Toward Where the Sun Hides: The Rise of Sorcery and Transformations of Mazatec Religious Life

Abse, Edward Montrose, Department of Anthropology, University of Virginia

This dissertation explores the complex relationship between social and religious change, presenting a systematic description and analysis of historically recent transformations within a Catholicized tradition of shamanism among the Mazatecs, a Native American people living in the highlands of the Sierra Madre Oriental in the state of Oaxaca, Mexico. Ethnohistorical and ethnographic perspectives are combined to discern the form, content, underlying motivations, interconnectedness and overall trajectory of a range of innovations in Mazatec religious life, as these have taken shape over the course of the past century. I demonstrate that these changes evince a comprehensive reorientation of shamanism to address new and unfamiliar but now fundamental problems faced by the Mazatecs, in the context of their gradual incorporation within both the world economy and the political structures of the Mexican national state.

What the Mazatecs are confronted with at present is a social experience of unprecedented, unbearable ambiguities attendant upon the relative dissolution of their culturally specific, institutionalized forms of authority, association, and exchange. The result is a conflict between two simultaneously operative systems of value: the one more traditional in derivation, but which has effectively lost its social-organizational underpinnings; and the other emergent now from out of the structures of contemporary experience.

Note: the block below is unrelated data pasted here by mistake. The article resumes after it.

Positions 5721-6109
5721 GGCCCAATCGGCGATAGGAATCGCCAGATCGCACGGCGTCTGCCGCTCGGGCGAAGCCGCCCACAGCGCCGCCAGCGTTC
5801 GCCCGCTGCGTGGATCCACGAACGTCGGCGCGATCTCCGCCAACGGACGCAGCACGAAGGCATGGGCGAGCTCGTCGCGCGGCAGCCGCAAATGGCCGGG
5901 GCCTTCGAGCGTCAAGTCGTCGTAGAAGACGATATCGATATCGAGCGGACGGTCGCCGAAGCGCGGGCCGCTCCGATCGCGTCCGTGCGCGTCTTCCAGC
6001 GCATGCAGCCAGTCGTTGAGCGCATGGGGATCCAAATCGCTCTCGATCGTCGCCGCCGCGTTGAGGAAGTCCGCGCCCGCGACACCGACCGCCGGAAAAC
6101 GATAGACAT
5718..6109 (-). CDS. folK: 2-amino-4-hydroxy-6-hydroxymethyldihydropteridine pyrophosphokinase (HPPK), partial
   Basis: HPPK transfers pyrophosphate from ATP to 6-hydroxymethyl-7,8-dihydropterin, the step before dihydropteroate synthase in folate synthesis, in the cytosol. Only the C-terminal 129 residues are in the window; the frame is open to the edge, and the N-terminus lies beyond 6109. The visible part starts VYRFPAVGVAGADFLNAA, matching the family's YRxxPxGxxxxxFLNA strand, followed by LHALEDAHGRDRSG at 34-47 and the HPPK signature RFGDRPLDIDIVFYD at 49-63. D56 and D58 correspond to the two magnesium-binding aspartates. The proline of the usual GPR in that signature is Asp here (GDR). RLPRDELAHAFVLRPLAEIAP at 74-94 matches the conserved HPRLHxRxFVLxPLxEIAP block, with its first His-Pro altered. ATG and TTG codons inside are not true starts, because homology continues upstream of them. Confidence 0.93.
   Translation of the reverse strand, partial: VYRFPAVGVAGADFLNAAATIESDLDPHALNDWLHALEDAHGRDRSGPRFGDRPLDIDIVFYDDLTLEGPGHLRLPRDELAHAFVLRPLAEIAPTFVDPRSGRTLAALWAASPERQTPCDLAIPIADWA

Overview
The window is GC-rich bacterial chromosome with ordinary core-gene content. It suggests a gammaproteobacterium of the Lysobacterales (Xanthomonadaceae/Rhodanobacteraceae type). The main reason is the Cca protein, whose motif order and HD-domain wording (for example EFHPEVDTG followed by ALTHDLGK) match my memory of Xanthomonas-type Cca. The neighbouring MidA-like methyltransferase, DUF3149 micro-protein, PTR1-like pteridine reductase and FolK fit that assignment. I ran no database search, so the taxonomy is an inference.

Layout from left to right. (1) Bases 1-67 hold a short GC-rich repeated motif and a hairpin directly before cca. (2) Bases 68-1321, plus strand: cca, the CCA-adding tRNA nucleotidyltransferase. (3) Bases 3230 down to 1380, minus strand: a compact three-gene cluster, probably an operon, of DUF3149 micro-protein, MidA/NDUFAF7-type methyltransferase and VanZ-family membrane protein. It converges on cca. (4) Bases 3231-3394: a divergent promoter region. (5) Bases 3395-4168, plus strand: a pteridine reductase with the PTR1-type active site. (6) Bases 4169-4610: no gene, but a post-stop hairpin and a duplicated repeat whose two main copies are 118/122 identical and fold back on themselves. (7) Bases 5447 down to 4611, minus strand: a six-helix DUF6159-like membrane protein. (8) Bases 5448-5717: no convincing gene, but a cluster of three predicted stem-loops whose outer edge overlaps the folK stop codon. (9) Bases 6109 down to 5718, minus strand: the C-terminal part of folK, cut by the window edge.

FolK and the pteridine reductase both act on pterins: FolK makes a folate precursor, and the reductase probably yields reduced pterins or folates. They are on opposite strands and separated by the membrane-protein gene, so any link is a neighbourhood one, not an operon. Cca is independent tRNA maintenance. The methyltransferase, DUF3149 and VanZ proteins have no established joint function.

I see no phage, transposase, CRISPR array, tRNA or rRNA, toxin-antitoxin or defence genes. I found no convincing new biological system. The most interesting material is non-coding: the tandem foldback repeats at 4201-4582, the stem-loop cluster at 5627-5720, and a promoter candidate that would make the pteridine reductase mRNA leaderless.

To make sense of this situation, I adopt and modify Louis Dumont's structuralist and cross-culturally comparative analysis of "nonmodern" ideologies of holism/hierarchy versus the ideology of '·modern" Western individualism in order to develop a more dynamic model of co-existing, conflicting systems of value within the single cultural context of the Mazatec case. I argue that all the recent changes in religious belief and practice described throughout this —including, for example, the efflorescence of sorcery fears, unprecedented millenarian and apocalytic prophecy, as well as the development of a new "Protestant-style" form of lay religiosity—are intelligible with reference to a paradoxical dialectic emergent from the interpenetration of mutually irreconcilable ideologies, characterized in Dumontian terms, and can be seen as either reflecting or grappling with (in the attempt to solve, circumvent, or otherwise overcome) the predicaments involved in contemporary social life as understood from this perspective.

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PHD (Doctor of Philosophy)

Digitization of this thesis was made possible by a generous grant from the Jefferson Trust, 2015.

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